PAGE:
College: It’s Worth Every Penny

Here at College Candy, we’re huge supporters of the college experience.  Whether you’re navigating the sometimes-choppy waters of freshman year or dealing with a horrible roommate, dealing with an LDR or preparing for graduation, we think all these experiences are crucial to shaping post-high school you.

Apparently not all of you agree with us, though.  The Wall Street Journal is reporting that only 63.5% of those aged 18-29 believes college is a good investment. Somewhat more shocking is that 61.5% of those over 65 agree that college is a worthwhile experience.  These numbers have dropped significantly since 2009- from 76.7% and 82.1% respectively.

Given the current economy, it’s not difficult to see why young people regret or want to avoid strapping themselves with hefty student loans.  But for people who went to college over forty years ago, have they not enjoyed receiving a significantly higher paycheck?  Or working in a field that requires a degree?  Do they think that spending four years among other educated young people, sharing ideas and growing together as a generation, isn’t important?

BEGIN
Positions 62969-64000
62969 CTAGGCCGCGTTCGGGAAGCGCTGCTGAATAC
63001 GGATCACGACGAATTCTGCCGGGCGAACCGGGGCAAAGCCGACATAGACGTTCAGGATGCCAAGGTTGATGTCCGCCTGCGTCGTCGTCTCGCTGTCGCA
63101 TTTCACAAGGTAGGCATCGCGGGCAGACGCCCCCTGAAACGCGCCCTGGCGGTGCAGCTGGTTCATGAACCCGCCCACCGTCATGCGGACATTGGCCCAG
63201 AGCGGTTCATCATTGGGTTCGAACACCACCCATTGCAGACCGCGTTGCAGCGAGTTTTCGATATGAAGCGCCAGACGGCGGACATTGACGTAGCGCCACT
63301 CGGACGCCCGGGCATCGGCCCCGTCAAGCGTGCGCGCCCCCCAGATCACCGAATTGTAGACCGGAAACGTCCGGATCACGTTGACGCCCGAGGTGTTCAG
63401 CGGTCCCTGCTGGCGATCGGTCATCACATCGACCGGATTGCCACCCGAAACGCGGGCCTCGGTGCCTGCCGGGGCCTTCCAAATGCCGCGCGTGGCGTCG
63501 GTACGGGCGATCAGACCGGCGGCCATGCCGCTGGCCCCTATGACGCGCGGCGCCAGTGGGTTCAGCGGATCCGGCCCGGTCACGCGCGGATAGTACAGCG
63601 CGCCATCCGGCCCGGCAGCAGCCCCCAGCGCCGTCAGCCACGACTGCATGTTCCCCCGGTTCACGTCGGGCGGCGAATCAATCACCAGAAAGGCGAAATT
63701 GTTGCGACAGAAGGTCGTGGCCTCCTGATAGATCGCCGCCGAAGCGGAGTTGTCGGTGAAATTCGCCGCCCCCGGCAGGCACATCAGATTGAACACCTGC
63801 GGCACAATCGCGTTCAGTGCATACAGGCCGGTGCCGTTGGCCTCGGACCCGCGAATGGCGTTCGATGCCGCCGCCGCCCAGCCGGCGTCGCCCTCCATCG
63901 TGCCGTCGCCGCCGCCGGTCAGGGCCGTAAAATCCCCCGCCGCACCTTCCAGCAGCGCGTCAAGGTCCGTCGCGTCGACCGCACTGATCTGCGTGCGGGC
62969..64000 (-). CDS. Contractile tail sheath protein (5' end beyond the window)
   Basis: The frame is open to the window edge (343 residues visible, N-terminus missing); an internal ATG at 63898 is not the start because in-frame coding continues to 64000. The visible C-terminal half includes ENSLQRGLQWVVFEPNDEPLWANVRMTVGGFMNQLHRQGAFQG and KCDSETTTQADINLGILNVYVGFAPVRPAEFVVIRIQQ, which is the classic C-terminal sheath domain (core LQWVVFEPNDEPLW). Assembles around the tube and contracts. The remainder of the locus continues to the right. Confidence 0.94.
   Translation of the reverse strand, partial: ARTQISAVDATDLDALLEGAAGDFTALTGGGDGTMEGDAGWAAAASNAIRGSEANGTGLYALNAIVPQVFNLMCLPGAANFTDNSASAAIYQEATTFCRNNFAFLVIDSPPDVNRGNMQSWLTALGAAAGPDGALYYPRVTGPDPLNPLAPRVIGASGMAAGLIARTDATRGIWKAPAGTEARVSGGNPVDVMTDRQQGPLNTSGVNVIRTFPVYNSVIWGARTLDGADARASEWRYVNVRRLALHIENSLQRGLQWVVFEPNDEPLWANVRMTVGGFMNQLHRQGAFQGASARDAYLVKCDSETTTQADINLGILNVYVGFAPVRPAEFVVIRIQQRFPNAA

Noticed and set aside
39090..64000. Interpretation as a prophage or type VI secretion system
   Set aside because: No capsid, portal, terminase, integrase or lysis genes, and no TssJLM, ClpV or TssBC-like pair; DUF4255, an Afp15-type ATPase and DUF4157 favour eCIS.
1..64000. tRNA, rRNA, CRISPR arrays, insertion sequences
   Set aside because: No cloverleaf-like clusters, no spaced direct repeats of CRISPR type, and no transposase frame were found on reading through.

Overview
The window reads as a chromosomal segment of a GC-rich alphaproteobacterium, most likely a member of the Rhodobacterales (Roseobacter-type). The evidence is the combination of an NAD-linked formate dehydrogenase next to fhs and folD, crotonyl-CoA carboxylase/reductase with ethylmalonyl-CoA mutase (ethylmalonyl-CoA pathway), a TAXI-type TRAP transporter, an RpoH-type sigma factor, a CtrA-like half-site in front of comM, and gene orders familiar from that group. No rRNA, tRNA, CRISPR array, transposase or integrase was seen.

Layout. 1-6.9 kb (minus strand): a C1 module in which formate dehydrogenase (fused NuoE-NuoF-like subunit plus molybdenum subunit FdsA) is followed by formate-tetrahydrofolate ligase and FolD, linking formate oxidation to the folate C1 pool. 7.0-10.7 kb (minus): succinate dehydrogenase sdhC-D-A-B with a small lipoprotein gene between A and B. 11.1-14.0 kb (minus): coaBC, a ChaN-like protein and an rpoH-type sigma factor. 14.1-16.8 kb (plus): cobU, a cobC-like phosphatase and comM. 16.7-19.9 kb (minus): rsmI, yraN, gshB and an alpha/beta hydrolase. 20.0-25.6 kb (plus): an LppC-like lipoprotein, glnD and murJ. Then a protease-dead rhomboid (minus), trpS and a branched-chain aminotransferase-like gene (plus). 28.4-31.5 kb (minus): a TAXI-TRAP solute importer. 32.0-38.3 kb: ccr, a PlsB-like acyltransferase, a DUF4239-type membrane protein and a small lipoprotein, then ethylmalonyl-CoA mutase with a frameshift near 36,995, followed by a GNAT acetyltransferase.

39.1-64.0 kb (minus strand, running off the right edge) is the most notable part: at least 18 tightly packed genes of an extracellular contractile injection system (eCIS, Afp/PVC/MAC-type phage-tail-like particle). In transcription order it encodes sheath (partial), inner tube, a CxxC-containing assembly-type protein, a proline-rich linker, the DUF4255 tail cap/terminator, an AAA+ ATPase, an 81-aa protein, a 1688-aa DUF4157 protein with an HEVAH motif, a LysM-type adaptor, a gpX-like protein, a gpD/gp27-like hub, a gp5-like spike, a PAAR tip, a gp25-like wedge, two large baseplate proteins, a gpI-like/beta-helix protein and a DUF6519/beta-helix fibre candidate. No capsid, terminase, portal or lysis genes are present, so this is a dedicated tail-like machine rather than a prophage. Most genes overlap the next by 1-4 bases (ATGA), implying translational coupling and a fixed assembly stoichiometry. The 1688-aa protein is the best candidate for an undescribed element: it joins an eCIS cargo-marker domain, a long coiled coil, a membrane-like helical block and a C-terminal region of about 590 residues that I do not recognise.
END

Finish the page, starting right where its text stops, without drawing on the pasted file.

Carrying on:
I know we often talk about the more lighthearted highs and lows of campus life, but the truth of the matter is that colleges genuinely benefit those who graduate from their hallowed halls.  Between tailgating and hooking up, five days a week you’re sitting in a classroom actually learning something and working towards a degree that will help you earn almost double what you would with only a high school diploma.  Prior to reading this study, I would’ve felt this is the point at which you’d all be shouting “Duh!”, but I question that now.

College is considered an investment for a reason.  While you may be feeling the financial strain of debt now, know that down the road you’ll make out better than your non-degree-toting counterparts.  The jobs you receive will likely include a more complete package of health benefits, your salary will be higher, and frankly you won’t be working at Baby Gap until you’re able to retire at 75.

I realize college isn’t for everyone, and I’m not suggesting you force it to suit your lifestyle.  But if the reason you’re reconsidering four years of bunk beds and communal bathrooms is because of the bleak job market we’re dealing with now, perhaps you need to think again.

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